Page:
There are no equal partnerships. Someone strong and humble takes the lead. If you simply want to stay married and create a transactional relationship you can take more than give. You may get away with it, at least for awhile. You may stay together but it won’t be freakin’ magic in the making. Transformational relationship are worth the extra effort, friend. It just takes one to bring it into reality – one willing to lead in repair.
Recently a strong client of mine got in his own way. We all do. He offended his partner in word and deed. He told her to get over it. His attempt at repair had him saying a classic no no – “You took it the wrong way.” Never tell another how to take whatever it is they’re taking, btw. He made matters worse by continuing his repair with too many words. “I didn’t mean it that way.” Never tell another their interpretation is the problem, unless you want a helluva fight coming your way. Nobody cares what you meant in a moment where they received something that harmed their heart. So, when repairing, use few words. When a teammate, loved one, or partner tells you that you’ve harmed their heart, soften your own. Feel the sorrow you’ve caused and shut the #%$k up. When you get around to opening your mouth, let it be with contrition, remorse, and regret. Tell her/him, “I messed up. I’m a dumb ass. Forgive me.” Offer zero disclaimers. Own your stuff. This is repair 101.
Lead a marriage, partnership, company, family, or team of any size and you must lead in repair. Leaders mess up as much as any. The BTL leader repairs even more. Humbly they repair. Pride brings enmity, division, and leaves the team feeling the leader is looking down on them. Humility unites us, brings healing, and leaves the team feeling the leader is worth following because they are in fact a human. Remember, we stick it to the man. We stick with the HUman. So, stop fighting with another and fight your pride instead. Become a master of repair. Together you’ll transform. God, help me give more than I take.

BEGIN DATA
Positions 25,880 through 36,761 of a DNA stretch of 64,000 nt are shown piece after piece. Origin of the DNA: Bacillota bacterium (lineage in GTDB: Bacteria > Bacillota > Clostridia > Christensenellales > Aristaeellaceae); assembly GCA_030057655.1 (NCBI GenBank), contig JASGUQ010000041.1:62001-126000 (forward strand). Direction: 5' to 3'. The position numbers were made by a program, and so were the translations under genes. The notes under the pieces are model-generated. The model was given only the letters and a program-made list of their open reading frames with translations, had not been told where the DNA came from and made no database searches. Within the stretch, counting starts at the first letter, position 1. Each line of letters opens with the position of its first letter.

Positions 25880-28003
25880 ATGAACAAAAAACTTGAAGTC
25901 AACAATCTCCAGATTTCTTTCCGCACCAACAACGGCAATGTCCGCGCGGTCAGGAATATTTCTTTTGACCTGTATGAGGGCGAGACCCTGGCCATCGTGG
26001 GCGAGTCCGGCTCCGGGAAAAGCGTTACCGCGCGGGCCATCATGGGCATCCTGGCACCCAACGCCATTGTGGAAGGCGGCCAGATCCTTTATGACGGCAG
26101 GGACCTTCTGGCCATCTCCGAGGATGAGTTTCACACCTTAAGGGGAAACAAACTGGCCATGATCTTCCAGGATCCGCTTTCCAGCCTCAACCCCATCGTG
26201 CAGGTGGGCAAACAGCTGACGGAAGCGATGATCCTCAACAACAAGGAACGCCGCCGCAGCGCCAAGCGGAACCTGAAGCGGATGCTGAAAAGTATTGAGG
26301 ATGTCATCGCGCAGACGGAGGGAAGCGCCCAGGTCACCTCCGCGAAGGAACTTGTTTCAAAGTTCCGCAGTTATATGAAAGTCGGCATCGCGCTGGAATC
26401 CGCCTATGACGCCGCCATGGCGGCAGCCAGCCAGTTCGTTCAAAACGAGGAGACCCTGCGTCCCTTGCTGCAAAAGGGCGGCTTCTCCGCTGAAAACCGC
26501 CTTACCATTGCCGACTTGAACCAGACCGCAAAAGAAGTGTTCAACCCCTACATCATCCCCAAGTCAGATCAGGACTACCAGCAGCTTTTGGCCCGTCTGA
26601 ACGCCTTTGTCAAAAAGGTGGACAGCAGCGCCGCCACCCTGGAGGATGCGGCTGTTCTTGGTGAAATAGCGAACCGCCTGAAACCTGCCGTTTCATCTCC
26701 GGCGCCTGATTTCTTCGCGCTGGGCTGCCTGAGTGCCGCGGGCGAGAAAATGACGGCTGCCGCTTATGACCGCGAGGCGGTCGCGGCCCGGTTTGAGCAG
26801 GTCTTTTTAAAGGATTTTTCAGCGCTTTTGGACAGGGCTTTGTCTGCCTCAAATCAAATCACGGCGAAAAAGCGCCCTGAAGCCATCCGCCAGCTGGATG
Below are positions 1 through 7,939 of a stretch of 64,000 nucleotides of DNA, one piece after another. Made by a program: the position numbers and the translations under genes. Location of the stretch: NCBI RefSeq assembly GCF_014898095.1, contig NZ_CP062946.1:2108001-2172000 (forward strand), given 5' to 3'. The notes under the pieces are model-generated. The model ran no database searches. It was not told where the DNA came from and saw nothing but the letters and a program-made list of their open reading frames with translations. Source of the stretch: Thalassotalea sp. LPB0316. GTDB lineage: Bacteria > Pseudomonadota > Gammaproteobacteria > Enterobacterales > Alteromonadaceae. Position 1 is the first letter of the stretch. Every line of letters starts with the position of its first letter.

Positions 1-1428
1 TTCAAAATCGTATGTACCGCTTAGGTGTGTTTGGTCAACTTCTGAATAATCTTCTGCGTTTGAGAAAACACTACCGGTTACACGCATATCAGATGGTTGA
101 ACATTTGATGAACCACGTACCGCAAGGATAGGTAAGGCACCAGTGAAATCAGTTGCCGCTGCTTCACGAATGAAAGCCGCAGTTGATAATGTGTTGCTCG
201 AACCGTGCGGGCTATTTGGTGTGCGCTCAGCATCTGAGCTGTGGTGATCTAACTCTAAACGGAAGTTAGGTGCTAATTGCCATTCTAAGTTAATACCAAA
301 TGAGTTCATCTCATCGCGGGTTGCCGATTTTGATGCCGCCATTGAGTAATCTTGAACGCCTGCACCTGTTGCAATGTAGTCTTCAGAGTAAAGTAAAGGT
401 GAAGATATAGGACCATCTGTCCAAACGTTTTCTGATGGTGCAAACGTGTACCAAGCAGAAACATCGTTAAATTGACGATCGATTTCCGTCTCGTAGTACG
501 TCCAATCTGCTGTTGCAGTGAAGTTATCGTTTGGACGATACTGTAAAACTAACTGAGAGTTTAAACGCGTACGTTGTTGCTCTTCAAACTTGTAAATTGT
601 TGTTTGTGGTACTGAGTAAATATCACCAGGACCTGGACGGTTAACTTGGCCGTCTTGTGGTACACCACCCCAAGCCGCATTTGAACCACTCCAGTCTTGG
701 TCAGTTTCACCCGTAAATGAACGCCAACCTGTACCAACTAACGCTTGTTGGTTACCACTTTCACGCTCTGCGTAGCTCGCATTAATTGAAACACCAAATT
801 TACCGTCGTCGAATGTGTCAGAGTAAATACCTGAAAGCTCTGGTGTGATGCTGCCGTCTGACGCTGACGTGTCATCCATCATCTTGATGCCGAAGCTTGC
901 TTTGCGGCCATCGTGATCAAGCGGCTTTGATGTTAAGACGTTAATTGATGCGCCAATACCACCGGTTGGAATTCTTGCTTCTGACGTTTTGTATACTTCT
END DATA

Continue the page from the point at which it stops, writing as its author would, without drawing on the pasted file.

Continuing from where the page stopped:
Make sense? Make it common practice…
2 thoughts on “Repair 101…”
This was timely. Thanks.
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I saw something like this in action on a climbing trip with my 3 sons last week (ages 7, 10 and 11). Applies to relationships with kids too. We camped in Taos and Williams Lake and then hiked up to Wheeler Peak. Some of you may know it. Halfway up Wheeler, my 10 year old was really struggling with anxiety and breathing. I was walking slowly with him and encouraging him quietly and positively. After the third stop in 25 steps, I said, “C’mon Walt, let’s go.” He said, “You go to the top. I’m not going. I’m waiting here.” We had some back and forth. I got frustrated and said, “Let’s go” and then I started counting “1…”
Before I got to 2, he looked me in my eyes and said “What are you going to do Dad? Throw me off the mountain?”
What I heard was, “Did you bring me up to this stupid f*****g mountain so you could be mean to me? WTF?”
I owned it and said, “I’m sorry. You’re right. You do you. We would love you at the top together with us. I believe you can do it, but it is okay if you don’t.”
He got up and said he would do it at his own pace.
There were more tears, but no more barking, no more demands, no more counting. I met my ten year old son for the first time where he is. I hadn’t evolved my relationship with him in at least 3 years.
The peak was pretty cool with the 4 of us, but the trail up and down was where the beauty was at.